Shakespeare Garden in Central Park

by Seasonal Wisdom on October 7, 2015

Apples and flowers at Shakespeare Garden in Central ParkEven in the world’s largest cities you can still find natural beauty and quiet serenity.

The Shakespeare Garden in Central Park is a good example. Just blocks from New York City’s busy streets, this delightful, four-acre garden has stone walkways, old-fashioned herbs, exuberant flowers and even apples, all dedicated to William Shakespeare. Come along on an early-September tour of this hidden gem.

Located on the West Side of Central Park, between 79th and 80th streets, the Shakespeare Garden has a history almost worthy of a Shakespeare sonnet.

If you like drama, you could even say this garden has experienced its share of love, loss and redemption.

Swedish Cottage in Central Park near Shakespeare GardenLove

The garden’s story began in the 1880s, when park commissioner George Clausen asked Central Park’s entomologist to create a garden near the nature study center in the Swedish Cottage.

close up swedish cottage central parkOn our visit in September 2015, we found this historic building to be a pleasant setting to enjoy an iced coffee under the trees.

sign shakespeare garden central parkCommissioner Gaynor dedicated the garden to Shakespeare in 1913, according to the Central Park Conservancy.

In 1916, during the 300th anniversary of William Shakespeare’s death, the garden was renamed the Shakespeare Garden as a tribute of love to the English poet and playwright. It was to become America’s first Shakespeare garden, and would eventually inspire other gardens across the nation.

stairway-shakespeare gardenLoss

As with much of Central Park, the Shakespeare Garden fell into disrepair by the mid-1970s.

The historic garden could have disappeared completely, and the story would have ended here without the generosity and love of volunteers and private donations.


In 1987, the history of the Shakespeare Garden took a fortunate turn. The Central Park Conservancy restored and expanded the garden.

walkway through shakespeare gardenThe paths were repaved, and rustic wooden benches were added, along with bronze plaque with Shakespeare quotations.

Our informal tour of the Shakespeare Garden took place in the first week of September 2015, nearly thirty years later.

wildflowers at fence shakespeare garden central parkThe weather was still quite warm, and the flowers were buzzing with pollinators. I was glad to be here, away from the crowds and street noises for a moment.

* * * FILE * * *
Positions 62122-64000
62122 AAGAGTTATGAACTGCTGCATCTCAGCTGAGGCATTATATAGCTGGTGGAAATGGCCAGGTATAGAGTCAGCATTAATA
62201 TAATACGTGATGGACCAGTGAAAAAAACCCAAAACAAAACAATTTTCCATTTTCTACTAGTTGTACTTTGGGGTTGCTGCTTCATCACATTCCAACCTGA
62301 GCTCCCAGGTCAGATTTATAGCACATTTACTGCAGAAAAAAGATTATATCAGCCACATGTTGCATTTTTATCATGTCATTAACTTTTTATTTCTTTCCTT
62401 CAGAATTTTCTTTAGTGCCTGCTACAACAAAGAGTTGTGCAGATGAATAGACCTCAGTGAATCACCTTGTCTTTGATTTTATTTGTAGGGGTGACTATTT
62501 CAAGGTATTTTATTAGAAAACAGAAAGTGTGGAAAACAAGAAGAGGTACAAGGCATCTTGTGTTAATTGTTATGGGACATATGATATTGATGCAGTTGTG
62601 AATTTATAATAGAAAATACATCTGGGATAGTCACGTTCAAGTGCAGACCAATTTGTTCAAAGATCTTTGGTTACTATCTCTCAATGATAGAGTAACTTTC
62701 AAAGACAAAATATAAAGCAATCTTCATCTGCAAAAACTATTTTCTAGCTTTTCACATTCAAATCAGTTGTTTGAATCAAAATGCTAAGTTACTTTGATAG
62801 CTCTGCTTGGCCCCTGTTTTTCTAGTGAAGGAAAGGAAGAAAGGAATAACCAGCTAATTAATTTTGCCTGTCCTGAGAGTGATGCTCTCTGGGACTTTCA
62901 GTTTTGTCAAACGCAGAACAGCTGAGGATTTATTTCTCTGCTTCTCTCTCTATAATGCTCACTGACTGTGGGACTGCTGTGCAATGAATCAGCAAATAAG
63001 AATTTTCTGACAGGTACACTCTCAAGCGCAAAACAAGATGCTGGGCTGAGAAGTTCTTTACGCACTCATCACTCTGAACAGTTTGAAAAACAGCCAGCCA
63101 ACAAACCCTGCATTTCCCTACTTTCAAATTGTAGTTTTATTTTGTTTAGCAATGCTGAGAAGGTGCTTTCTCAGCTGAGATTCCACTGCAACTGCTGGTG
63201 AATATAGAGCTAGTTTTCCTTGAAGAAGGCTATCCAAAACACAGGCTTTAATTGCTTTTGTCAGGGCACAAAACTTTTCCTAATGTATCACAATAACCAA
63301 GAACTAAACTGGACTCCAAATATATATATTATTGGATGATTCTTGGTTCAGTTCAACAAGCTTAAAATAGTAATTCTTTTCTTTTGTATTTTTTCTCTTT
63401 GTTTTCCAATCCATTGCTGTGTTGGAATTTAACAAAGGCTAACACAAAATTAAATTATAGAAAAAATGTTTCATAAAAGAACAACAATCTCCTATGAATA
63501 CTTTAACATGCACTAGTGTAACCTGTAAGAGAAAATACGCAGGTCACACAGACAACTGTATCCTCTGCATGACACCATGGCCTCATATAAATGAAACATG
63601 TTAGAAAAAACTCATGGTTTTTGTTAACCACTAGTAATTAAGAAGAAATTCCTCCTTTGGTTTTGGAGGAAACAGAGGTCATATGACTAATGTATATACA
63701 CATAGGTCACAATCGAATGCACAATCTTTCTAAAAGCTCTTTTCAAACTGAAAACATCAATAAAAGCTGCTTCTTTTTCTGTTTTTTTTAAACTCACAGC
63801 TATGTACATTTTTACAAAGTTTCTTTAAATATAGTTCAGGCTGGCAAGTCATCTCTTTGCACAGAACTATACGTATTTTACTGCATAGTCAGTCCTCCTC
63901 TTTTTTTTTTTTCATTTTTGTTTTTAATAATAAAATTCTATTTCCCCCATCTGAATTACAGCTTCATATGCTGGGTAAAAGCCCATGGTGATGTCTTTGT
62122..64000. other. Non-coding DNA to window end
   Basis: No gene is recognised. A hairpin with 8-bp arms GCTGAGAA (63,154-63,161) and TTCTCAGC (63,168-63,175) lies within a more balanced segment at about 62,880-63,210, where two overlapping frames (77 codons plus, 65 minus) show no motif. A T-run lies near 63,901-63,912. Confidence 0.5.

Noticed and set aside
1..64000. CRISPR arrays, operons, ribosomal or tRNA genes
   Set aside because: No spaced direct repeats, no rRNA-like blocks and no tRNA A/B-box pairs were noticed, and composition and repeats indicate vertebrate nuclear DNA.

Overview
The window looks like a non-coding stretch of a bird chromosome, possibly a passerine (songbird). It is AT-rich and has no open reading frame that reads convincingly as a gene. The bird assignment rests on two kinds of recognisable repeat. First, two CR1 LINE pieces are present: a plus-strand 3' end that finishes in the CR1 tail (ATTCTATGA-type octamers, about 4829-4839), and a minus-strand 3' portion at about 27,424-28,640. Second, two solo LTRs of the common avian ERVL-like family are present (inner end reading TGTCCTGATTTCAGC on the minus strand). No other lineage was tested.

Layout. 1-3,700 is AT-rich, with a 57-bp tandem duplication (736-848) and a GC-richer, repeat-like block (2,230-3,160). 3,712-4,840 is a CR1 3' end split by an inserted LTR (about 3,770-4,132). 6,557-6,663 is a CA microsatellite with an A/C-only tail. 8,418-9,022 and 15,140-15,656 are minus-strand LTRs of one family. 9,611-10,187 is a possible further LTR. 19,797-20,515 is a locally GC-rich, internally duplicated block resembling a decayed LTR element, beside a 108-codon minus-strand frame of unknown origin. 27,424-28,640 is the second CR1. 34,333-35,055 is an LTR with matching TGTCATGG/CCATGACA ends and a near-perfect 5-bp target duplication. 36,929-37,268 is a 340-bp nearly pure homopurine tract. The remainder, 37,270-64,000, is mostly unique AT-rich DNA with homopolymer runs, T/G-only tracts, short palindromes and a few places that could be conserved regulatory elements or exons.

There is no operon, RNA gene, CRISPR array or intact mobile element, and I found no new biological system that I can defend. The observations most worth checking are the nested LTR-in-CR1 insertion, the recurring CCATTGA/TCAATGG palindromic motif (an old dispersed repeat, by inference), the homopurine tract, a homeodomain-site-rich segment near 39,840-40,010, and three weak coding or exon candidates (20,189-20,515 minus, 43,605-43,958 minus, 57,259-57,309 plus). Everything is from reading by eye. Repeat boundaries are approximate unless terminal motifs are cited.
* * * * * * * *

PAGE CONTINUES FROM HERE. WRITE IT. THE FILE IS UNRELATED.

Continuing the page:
flowers at shakespeare garden central parkThe garden was a riot of colors and scents on this Indian summer day. The flowers reached up to our waists or higher, as they swayed in the gentle breeze.

Flowers with rustic trellis shakespeare garden central parkMany flowers in the garden are said to have grown during Shakespeare’s time. A rustic trellis made from tree branches added support to climbing vines in this charming scene.

phlox at shakespeare garden central parkPhlox! Always a pleasure…

coleus grasses sweet potato vine at shakespeare garden central parkA massive planting of coleus, sweet potato vines and ornamental grasses gave a colorful, contemporary look to a side garden bed.

shade garden shakespeare garden central parkA shade garden near the Swedish cottage turned a spotlight on the striking beauty of foliage.

The next time you’re in New York, take a break and lose yourself in this delightful urban garden, before rushing off to watch a free summer Shakespeare play at the nearby Delacorte Theatre. You’ll be glad you did.

shakespeare garden central park in september Learn More

Shakespeare Garden on Central Park Conservancy’s website with Marcia Gay Harden interview

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{ 1 comment }

Melanie White November 23, 2015 at 7:51 am

I have never seen the Shakespeare Garden, but I have always heard that it is serene and beautiful. Tribute gardens can be an awesome way to keep a garden under a focalized theme/feel. It can serve as a directing point and help keep plans in check. There are so many gorgeous plants in this picture, hopefully someday I can see the garden for myself!

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